Path of Most Resistance

22.12.2022, 17:15, Разное
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Nur Arafeh is is a fellow at the Malcolm H. Kerr Carnegie Middle East Center, where her work focuses on the political economy of the Middle East and North Africa, business-state relations, peacebuilding strategies, the development-security nexus, and the Palestinian-Israeli conflict. She recently published an article at Carnegie, titled “Pacification Without a Political Horizon: Why Israel’s Strategy to Control the Palestinians Is Failing.” Diwan interviewed her this week to discuss the article, and more broadly to get her thoughts about Israeli-Palestinian relations as Benjamin Netanyahu has announced that he has formed a new government in Israel.

Michael Young: You’ve just published a Carnegie article, your first. What do you argue, and what motivated you to write the article?

Nur Arafeh: While the current wave of armed resistance in the West Bank has been receiving media attention, much coverage has been on the attacks themselves, usually viewed as isolated incidents. I wanted to write an article not only to put this wave within the larger political context of the occupied Palestinian territories, but also to ask a specific question about what these attacks tell us about the fate of Israel’s strategy of stabilization and conflict management.

As I argue in the article, since the signing of the Oslo Accords in 1993 Israel’s main goal has been to stabilize the occupied territories by relying on two key pillars: employing pacification measures, in the form of “economic facilitations,” to coopt Palestinians; and relying on the Palestinian Authority (PA) to police its own population and maintain stability on Israel’s behalf. This strategy has been failing, as evidenced by ongoing acts of resistance, and I review the reasons for its failure. I also examine the long-term political implications of this and look into three possible future scenarios. I argue that all the possible outcomes are unsustainable and will not lead to the stability that Israel seeks. That will only come once Israel ends its oppression and accepts the Palestinians’ right to self-determination.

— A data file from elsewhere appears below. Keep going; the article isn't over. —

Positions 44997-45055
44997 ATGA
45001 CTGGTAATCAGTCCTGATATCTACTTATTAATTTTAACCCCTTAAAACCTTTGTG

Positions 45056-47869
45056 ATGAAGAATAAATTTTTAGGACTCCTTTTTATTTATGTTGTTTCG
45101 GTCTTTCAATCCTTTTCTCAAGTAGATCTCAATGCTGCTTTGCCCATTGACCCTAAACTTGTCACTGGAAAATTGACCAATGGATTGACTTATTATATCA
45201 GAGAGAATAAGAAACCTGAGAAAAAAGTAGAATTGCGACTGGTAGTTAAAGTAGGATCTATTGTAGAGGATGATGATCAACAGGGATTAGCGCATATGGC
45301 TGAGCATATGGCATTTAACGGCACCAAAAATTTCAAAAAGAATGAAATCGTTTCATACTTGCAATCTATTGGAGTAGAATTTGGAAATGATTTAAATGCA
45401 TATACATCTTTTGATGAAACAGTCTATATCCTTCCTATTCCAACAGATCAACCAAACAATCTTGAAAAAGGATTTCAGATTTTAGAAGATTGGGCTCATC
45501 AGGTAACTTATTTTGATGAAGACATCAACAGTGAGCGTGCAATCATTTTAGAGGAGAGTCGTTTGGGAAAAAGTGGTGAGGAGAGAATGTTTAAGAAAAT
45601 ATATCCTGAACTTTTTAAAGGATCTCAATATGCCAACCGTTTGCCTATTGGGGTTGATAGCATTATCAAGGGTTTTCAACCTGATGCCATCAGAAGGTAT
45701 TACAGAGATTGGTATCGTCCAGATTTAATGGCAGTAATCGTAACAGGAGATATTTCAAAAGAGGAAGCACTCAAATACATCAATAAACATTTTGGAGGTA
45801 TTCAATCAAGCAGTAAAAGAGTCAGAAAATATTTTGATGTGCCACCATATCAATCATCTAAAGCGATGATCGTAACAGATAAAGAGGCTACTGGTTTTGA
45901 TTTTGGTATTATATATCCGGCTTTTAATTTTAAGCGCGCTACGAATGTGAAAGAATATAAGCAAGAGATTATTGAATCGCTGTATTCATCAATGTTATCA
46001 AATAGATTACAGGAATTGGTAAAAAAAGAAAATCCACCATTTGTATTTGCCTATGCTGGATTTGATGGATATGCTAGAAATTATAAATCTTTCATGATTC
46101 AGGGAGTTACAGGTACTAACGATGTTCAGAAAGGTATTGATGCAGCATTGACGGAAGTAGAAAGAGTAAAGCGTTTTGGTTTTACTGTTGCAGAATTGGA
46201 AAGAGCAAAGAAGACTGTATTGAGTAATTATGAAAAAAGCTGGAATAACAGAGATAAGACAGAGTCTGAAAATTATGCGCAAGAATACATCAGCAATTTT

MY: You say the present Israeli system of control is unsustainable. However, it has lasted for over half a century. Walk us through what you see will be the main developments in the coming years that may change Israeli attitudes, if there is indeed change?

NA: I believe that global factors can play an important role in the long run to force Israel to put an end to the current system of injustice and discrimination. There are already certain developments unfolding that are likely to lead to growing challenges to Israel’s occupation regime. The most prominent development is the shift in the international perception of Israel and its depiction as a state imposing an apartheid regime of systemic subjugation and racial domination over Palestinians. This follows the adoption of the apartheid framework by major international human rights organizations, such as Human Rights Watch and Amnesty International, alongside Palestinian and a number of Israeli organizations.

This shift in perceptions of Israel is significant. Legally speaking, apartheid is considered a crime against humanity, and is thus prohibited and viewed as a violation of international law. Accordingly, Israel has legal responsibility for its acts of apartheid, and other countries and the United Nations have the responsibility to put an end to this situation, including by adopting international measures such as sanctions. The growing use of this framework in international arenas might prompt states to put more pressure on Israel in the future. The anti-apartheid framework is also likely to generate international support and solidarity, given the well-known history of the anti-apartheid struggle in South Africa.